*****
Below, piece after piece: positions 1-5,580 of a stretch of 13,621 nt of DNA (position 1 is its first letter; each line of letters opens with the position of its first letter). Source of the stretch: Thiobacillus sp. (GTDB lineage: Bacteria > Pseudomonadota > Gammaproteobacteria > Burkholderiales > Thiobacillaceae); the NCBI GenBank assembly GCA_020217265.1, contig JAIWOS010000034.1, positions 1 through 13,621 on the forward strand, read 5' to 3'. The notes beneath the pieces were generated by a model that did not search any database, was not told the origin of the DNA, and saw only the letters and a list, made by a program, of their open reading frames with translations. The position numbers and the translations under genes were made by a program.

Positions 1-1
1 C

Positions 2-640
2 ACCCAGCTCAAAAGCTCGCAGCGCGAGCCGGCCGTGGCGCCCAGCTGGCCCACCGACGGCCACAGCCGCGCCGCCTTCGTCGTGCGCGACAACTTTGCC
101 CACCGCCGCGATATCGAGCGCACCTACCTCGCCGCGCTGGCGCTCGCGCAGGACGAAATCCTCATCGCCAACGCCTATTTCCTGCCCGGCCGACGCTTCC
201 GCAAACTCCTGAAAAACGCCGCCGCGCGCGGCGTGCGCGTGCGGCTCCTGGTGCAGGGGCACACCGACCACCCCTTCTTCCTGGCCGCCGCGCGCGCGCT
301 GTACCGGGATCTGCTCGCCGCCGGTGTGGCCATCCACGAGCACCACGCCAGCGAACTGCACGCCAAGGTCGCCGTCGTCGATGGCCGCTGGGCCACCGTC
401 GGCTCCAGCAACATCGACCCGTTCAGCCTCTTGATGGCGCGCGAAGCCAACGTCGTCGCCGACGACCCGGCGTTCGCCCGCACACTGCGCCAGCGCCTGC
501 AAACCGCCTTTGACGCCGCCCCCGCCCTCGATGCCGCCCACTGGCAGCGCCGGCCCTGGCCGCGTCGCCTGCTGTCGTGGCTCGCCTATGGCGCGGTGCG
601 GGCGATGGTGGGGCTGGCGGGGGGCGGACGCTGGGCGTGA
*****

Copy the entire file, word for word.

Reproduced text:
Below, piece after piece: positions 1-5,580 of a stretch of 13,621 nt of DNA (position 1 is its first letter; each line of letters opens with the position of its first letter). Source of the stretch: Thiobacillus sp. (GTDB lineage: Bacteria > Pseudomonadota > Gammaproteobacteria > Burkholderiales > Thiobacillaceae); the NCBI GenBank assembly GCA_020217265.1, contig JAIWOS010000034.1, positions 1 through 13,621 on the forward strand, read 5' to 3'. The notes beneath the pieces were generated by a model that did not search any database, was not told the origin of the DNA, and saw only the letters and a list, made by a program, of their open reading frames with translations. The position numbers and the translations under genes were made by a program.

Positions 1-1
1 C

Positions 2-640
2 ACCCAGCTCAAAAGCTCGCAGCGCGAGCCGGCCGTGGCGCCCAGCTGGCCCACCGACGGCCACAGCCGCGCCGCCTTCGTCGTGCGCGACAACTTTGCC
101 CACCGCCGCGATATCGAGCGCACCTACCTCGCCGCGCTGGCGCTCGCGCAGGACGAAATCCTCATCGCCAACGCCTATTTCCTGCCCGGCCGACGCTTCC
201 GCAAACTCCTGAAAAACGCCGCCGCGCGCGGCGTGCGCGTGCGGCTCCTGGTGCAGGGGCACACCGACCACCCCTTCTTCCTGGCCGCCGCGCGCGCGCT
301 GTACCGGGATCTGCTCGCCGCCGGTGTGGCCATCCACGAGCACCACGCCAGCGAACTGCACGCCAAGGTCGCCGTCGTCGATGGCCGCTGGGCCACCGTC
401 GGCTCCAGCAACATCGACCCGTTCAGCCTCTTGATGGCGCGCGAAGCCAACGTCGTCGCCGACGACCCGGCGTTCGCCCGCACACTGCGCCAGCGCCTGC
501 AAACCGCCTTTGACGCCGCCCCCGCCCTCGATGCCGCCCACTGGCAGCGCCGGCCCTGGCCGCGTCGCCTGCTGTCGTGGCTCGCCTATGGCGCGGTGCG
601 GGCGATGGTGGGGCTGGCGGGGGGCGGACGCTGGGCGTGA